How do you handle anger at God?

Greetings everyone. I think we all struggle with anger at God at some point in our lives and learning to deal with that anger in a healthy way is very important. So I wanted to ask—How do you handle anger at God in your own life?

Here are a few resources to check out if you’ve never considered this topic before. Christ bless our discussion and heal our hearts :slight_smile:

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I love the open and thoughtful discussion in the clips shown here dealing with Anger toward God. I get upset with my situation all the time and sometimes this carries over to anger toward God. How do I deal with it. God and I have a discussion and this discussion is always very private but vocal and loud. Usually in my bedroom when no one is around and sometimes in the car. Essentially it goes like this:

God I have a problem. I want to talk to You about something and I want no interference from others particularly Satan. I want it to be just You and me and I want it to be private. I want You to know I do not like this situation and while I know You are dealing with it; I want to know how You are dealing with it. I also want You to know that its frustrating for me not knowing what to do for my part and You know waiting around for You to do something just isn’t they way you made me. So either calm me down or give me something to do. I just had to get this out of my system Lord so forgive me if I showed disrespect. And I want You to know I am grateful for all You have done and are doing in my life.

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@dan0647 Thanks for sharing :slight_smile: One thing I took away from what you shared is the importance of private prayer. And I agree wholeheartedly. If we want to process our anger with God in a healthy way, we need to have a life of secret prayer within which to allow God’s Spirit to heal and guide.

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Interesting how the question was phrased?
Let me answer that question in this way.
Having a belief in God and knowing something about Him but not knowing Him I did what I always did I ran away like a scalded dog and did my best to hide from Him.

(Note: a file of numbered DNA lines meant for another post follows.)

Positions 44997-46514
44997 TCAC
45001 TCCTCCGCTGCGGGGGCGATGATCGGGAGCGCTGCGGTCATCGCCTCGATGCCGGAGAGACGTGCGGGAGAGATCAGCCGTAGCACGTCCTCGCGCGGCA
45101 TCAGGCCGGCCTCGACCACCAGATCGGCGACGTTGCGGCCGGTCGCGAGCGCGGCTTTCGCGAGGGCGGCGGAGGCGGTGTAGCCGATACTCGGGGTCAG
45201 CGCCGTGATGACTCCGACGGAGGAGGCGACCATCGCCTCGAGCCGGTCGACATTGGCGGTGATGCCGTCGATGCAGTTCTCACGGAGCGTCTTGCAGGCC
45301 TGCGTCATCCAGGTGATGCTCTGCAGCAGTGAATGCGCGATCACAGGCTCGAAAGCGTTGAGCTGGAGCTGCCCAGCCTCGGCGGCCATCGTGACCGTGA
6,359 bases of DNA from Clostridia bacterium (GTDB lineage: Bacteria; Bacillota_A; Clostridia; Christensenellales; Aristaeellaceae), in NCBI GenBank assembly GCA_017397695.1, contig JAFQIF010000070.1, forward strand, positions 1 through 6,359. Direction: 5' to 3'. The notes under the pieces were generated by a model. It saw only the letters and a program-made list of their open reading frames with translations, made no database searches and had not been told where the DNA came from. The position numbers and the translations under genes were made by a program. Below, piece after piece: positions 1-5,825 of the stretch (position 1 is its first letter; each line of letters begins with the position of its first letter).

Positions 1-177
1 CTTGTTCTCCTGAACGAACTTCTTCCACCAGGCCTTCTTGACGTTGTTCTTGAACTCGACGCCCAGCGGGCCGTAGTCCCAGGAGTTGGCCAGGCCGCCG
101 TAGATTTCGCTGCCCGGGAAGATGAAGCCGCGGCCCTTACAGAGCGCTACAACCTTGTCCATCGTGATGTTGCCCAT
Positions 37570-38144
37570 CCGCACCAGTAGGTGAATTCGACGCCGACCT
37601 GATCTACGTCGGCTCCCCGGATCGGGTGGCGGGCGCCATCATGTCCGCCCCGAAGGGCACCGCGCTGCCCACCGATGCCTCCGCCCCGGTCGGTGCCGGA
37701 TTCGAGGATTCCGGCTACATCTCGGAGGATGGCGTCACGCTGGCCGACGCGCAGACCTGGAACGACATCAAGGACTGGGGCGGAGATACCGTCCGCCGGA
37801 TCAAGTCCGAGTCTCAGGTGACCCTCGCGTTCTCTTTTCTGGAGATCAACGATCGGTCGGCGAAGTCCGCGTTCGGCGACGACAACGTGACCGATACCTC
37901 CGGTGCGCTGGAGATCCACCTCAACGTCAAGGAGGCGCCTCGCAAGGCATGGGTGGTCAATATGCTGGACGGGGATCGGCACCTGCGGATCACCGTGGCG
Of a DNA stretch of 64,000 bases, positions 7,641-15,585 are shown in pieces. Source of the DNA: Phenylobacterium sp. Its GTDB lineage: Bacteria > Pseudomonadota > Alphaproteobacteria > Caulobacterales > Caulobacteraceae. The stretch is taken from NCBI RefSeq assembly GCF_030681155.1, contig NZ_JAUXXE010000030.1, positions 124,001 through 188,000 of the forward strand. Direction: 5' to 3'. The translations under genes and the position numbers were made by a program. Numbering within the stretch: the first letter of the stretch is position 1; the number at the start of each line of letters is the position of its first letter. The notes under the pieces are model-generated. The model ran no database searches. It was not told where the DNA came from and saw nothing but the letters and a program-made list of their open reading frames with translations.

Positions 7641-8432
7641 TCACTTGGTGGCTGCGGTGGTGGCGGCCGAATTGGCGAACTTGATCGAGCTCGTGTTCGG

Yeah dumb idea but I did not know any better so fight or flight kicked in and I ran.

What other choice was there you cant fight God so you just get angry because you cant win.

Anger and hatred destroyed me His grace and forgiveness restored me.
Today how can I get angry with a God who pursued me passionatley though I was angry at Him and hated who I thought He was for a multitude of years.
Unconditionally willing to forgive every indiscretion, and sin against Him, my wife, and children plus many others as well as my self. Further more He has never left me hanging not once.
He is who I run to not from when i get angry. No one else has the words of life.
Mike

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@mgaplus4 Thanks for sharing brother :slight_smile: When you’re kicking against the goads anger is inevitable. But when you come to God in humility and receive His grace you can’t deny the beauty of what He has done in your heart and life, no matter how hard the circumstances. Profound truths…

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It seems that this is an uncomfortable topic for the church. It is rare for me to find or hear a Christian discuss this topic. It seems to be a taboo topic, with many closing their eyes, and making merry, while others are forced into honestly by the sheer gravity of their circumstance.